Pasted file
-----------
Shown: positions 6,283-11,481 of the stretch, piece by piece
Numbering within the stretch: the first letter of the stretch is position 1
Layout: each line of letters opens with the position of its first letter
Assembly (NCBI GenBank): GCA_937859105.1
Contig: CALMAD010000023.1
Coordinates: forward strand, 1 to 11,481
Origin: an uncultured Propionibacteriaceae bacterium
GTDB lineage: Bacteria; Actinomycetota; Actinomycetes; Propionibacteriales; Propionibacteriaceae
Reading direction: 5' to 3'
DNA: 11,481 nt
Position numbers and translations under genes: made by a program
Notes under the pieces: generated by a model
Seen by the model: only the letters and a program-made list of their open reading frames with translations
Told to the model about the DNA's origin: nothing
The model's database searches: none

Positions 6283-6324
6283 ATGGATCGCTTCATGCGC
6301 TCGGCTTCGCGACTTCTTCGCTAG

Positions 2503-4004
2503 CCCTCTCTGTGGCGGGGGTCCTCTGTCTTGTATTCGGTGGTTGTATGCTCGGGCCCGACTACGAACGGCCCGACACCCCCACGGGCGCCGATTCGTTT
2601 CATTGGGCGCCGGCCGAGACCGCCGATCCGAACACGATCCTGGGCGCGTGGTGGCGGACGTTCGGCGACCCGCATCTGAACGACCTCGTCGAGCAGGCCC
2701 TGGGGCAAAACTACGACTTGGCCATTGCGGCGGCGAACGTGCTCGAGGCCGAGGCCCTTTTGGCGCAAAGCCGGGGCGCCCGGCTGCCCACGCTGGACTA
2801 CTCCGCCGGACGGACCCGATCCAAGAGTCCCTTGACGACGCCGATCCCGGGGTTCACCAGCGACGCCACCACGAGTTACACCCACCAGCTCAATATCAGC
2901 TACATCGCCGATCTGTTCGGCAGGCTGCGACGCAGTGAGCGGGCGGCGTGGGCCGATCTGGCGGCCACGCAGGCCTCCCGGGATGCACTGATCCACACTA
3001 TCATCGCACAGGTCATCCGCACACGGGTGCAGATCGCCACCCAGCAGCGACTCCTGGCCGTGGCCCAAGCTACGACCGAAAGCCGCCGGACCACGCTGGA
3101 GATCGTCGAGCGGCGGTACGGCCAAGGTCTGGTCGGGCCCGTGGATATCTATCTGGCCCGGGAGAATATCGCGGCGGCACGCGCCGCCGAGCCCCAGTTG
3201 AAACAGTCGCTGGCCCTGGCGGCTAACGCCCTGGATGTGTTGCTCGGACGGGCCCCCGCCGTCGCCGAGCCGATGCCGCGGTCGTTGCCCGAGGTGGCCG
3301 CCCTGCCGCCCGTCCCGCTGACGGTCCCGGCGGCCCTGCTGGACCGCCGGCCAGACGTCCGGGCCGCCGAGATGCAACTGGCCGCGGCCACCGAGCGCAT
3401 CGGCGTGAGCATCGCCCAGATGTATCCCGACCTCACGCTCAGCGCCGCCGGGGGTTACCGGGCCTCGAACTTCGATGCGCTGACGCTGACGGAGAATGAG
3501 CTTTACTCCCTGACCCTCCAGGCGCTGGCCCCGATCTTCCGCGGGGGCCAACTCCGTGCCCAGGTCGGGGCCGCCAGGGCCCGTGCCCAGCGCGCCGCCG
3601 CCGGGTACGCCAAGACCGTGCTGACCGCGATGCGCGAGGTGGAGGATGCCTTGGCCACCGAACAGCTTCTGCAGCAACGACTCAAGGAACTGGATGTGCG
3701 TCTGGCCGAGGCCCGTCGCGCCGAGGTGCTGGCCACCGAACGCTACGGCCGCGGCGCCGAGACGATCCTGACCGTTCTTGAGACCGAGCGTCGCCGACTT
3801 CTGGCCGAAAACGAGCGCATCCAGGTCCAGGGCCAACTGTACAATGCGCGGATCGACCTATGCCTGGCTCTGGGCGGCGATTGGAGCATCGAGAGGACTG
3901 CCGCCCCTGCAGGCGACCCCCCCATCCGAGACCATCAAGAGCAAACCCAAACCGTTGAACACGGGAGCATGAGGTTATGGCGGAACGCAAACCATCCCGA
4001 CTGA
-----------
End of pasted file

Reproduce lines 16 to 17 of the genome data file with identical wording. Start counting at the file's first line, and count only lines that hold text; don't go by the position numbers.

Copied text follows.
Positions 6283-6324
6283 ATGGATCGCTTCATGCGC